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City sends message loud and clear on interpreting

Ben Godar

A move by the city to hire its own sign-language interpreters instead

of contracting for such services is intended to save money, but

officials also hope it will improve services for the



The City Council recently authorized establishing a sign-language

interpreter position because of the increasing need for such services

in Park, Recreation and Community Services classes.


Presently, the city hires interpreters as needed from Lifesigns, a

program of the Greater Los Angeles Council on Deafness. While the

work done by those interpreters has been exemplary, Park, Recreation

and Community Services Director Mike Flad said the hourly rate of

$100 was too costly.

“In some cases, we may charge only $50 for a cooking class and

then it costs $100 to serve some of those folks,” he said.

Interpreters hired by the city will be paid $20 per hour, and Flad


said outside help may still be contracted if scheduling and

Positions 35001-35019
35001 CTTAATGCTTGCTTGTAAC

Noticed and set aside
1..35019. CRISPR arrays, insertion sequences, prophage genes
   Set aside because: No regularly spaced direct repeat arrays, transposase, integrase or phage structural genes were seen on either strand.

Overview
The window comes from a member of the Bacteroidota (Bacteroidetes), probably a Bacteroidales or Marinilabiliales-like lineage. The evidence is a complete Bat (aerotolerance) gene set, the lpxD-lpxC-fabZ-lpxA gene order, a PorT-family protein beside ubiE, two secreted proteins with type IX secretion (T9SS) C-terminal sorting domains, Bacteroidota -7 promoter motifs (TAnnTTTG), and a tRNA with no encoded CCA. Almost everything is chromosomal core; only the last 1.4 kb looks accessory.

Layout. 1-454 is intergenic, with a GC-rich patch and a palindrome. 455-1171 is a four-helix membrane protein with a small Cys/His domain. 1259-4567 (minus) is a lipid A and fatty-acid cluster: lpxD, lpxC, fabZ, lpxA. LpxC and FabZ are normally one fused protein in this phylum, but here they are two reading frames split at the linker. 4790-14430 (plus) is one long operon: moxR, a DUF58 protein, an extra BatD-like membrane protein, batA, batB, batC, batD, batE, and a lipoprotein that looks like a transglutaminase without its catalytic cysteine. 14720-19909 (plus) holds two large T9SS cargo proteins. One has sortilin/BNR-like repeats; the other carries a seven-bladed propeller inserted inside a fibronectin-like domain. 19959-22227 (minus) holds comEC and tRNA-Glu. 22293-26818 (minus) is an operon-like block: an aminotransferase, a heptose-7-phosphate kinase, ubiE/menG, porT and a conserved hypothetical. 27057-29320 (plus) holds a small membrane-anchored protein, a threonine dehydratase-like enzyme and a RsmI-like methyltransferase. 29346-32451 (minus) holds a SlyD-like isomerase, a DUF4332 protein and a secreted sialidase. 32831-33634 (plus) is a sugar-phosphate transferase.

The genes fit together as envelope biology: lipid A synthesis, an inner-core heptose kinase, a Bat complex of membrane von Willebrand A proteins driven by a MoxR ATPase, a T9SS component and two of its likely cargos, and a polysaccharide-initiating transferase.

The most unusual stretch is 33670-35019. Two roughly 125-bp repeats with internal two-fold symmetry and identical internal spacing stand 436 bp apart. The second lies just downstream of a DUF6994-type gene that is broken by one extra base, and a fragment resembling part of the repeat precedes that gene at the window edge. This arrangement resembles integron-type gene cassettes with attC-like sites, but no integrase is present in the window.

circumstances warrant. While the interpreters will work primarily

with recreation programs, Flad said they could be assigned to other

city functions, such as translating at a City Council meeting.

Although saving money was the major reason for the change, Flad

hopes interpreters more familiar with the city will be a better

resource for hearing- impaired individuals.

“It definitely has the potential to improve service,” he said.


“There’s real value in having someone who knows where all the parks

are and what all our services are.”

The Burbank Unified School District employs its own interpreters

for cost effectiveness. Sandra Gaynon, the district’s director of

special education and psychological services, said their familiarity

with the schools also makes them a better option than contracted

translators. She also said working with the same interpreter is

beneficial to students, particularly if there is a lot of technical

information or complex terms.

“If something is very technical, a change in interpreters might be

detrimental,” Gaynon said. “The best situation is not to change.”